If being selected for the final eleven was an achievement, his exploits on his return to Test cricket was a feat that left many shaking their heads in disbelief. Whilst Pakistan and Malik did suffer a batting failure of embarrassing proportions in the second innings, the all-rounder seems to have made a point and the selectors from this point onward will find it difficult to ignore him for the rest of the series and possibly beyond. Whether Shoaib Malik V2.0 can now stay the course and continue to amaze his friends and critics is a question only time can answer but if his current form is any guide, the double century in Abu Dhabi is one of many top performances that we will see from the all-rounder in the future.
Former Australia cricket captain Ricky Ponting was present when New Zealand player Brendon McCullum received a “business proposition” from Chris Cairns, a court has heard.
Mr Ponting, 40, told Cairns’s perjury trial that he remembered a conversation he had with Mr McCullum in a hotel room in India in 2008.
At the time the men had been playing for the Kolkata Knight Riders in the Indian Premier League (IPL).
Mr McCullum took a short phone call and subsequently explained to Mr Ponting that it had been from Cairns making a “business proposal”, the court was told.
Appearing at London’s Southwark Crown Court via video link from Australia, former batsman Mr Ponting said: “I was staying with Brendon in the team hotel in Calcutta in 2008 on the eve of the first IPL tournament.
“We were just sitting, sharing a drink, when he received a phone call – his phone rang. It was a very brief phone conversation, probably less than five minutes.
“He put the phone down, hung up and said it was Cairnsy and he ‘just made me a business proposition’.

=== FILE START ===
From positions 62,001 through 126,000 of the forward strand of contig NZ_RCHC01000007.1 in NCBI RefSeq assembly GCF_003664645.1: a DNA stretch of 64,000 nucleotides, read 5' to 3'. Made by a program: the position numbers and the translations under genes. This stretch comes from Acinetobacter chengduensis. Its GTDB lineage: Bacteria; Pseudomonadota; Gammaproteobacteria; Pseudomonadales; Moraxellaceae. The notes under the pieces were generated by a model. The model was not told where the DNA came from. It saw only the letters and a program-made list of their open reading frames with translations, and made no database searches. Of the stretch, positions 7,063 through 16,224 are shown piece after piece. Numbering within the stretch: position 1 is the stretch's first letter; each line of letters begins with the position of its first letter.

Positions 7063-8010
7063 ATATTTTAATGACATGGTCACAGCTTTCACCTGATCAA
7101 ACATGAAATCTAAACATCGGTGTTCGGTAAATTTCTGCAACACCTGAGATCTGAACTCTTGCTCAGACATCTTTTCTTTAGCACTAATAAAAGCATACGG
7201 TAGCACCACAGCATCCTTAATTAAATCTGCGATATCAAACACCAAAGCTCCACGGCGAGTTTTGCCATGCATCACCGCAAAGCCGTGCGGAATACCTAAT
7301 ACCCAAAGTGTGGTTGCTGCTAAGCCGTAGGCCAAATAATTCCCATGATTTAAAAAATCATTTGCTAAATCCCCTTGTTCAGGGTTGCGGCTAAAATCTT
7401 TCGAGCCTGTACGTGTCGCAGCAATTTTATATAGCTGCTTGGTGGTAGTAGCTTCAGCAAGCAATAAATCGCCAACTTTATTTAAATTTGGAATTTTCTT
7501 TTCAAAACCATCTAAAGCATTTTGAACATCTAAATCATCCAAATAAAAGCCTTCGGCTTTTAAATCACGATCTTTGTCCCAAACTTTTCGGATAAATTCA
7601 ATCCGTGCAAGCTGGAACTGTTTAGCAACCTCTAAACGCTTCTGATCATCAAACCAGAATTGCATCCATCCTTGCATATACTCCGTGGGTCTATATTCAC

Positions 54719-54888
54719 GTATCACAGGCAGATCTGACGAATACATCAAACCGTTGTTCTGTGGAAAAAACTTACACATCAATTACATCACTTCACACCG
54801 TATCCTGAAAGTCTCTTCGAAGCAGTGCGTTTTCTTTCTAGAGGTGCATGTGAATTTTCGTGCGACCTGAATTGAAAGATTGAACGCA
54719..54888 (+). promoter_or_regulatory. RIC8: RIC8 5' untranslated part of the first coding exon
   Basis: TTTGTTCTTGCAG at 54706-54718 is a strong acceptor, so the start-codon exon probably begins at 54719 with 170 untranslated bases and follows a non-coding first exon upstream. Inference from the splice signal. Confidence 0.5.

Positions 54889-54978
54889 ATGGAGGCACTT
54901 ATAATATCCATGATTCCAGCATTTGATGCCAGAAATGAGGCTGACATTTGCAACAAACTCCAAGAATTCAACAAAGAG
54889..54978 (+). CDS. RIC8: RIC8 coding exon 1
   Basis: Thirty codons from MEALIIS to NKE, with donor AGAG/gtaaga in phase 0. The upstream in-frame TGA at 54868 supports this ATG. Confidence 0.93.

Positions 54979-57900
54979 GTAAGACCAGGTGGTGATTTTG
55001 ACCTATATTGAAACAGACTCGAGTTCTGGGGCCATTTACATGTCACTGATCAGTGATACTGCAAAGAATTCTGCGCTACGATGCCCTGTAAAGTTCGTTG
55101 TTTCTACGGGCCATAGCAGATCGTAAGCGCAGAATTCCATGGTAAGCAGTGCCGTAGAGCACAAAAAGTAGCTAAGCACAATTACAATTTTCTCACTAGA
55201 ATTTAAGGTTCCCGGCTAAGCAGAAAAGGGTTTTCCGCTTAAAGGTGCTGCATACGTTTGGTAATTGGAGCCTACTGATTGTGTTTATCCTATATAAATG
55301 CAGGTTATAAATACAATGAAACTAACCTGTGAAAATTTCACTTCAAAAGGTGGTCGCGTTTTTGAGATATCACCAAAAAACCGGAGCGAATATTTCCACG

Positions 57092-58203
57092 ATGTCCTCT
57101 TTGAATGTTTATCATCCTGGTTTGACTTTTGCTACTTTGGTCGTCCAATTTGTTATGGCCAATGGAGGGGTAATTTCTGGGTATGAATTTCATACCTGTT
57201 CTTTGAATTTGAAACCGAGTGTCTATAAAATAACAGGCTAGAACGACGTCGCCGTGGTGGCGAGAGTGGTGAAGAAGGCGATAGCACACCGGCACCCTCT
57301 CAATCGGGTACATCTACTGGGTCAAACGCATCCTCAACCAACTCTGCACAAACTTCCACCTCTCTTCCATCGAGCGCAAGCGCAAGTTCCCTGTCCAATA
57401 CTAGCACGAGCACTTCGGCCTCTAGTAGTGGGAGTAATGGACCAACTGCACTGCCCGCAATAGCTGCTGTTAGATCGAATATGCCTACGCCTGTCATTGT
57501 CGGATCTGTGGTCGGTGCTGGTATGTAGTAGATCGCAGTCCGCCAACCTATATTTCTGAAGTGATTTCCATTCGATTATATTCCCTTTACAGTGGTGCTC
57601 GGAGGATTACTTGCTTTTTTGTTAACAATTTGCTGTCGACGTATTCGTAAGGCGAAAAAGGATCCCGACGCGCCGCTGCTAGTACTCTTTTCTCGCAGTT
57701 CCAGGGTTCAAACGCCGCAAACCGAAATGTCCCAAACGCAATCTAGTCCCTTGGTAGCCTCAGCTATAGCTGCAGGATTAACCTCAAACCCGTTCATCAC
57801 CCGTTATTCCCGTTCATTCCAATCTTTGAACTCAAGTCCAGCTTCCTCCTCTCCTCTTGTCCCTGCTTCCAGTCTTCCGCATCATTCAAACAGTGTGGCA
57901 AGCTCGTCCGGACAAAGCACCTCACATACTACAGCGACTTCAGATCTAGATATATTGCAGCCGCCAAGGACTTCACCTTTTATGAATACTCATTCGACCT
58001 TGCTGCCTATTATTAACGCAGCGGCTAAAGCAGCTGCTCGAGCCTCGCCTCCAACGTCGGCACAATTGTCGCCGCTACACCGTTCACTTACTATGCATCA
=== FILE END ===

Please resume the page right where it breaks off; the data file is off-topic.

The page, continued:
“We stayed together for a short time. I didn’t ask any more questions … As soon as I heard it was about business, I wasn’t interested any more.”
Giving evidence last week Mr McCullum, 34, claimed the proposition was about match fixing, and that Cairns told him other players “did not have the balls to do it”.
He added that Cairns, who was considered one of the best all-rounders in the world for much of his career, shifted the discussion to the topic of “spot fixing” while they were in a hotel room in Calcutta in April 2008.
Mr McCullum, a wicketkeeper-batsman, said he was “shocked” by the query, in which Cairns allegedly sketched out his suggestions on a piece of paper.
McCullum also confirms that he met with Cairns in Worcester in 08 when Cairns again asked him if he’d changed his mind about fixing
— Elizabeth Ammon (@legsidelizzy) October 15, 2015
Mr McCullum claimed the meeting took place in Cairns’s hotel room. It had been arranged when Mr McCullum was in a bar with Mr Ponting, and Mr McCullum got a taxi to the hotel, he said.
Over a bottle of red wine and a curry ordered on room service, Cairns asked Mr McCullum if he knew “anything about spot fixing in cricket”, Mr McCullum claimed.
In 2010 Cairns was accused by the chairman of the Indian Premier League, Lalit Modi, on Twitter of match-fixing at the Chandigarh Lions in the Indian Cricket League (ICL) two years earlier.
He brought a libel action against Mr Modi and successfully sued him, winning £90,000 in damages.
Cairns, 45, from Auckland, is charged with perjury and perverting the course of justice, while Andrew Fitch-Holland, from Burton Road, Manchester, is accused of perverting the course of justice.
They both deny the charges.
Moeen Ali praised England legspinner Adil Rashid on Tuesday (20th October) for the way he bounced back in the second innings of the first Test against Pakistan in Abu Dhabi.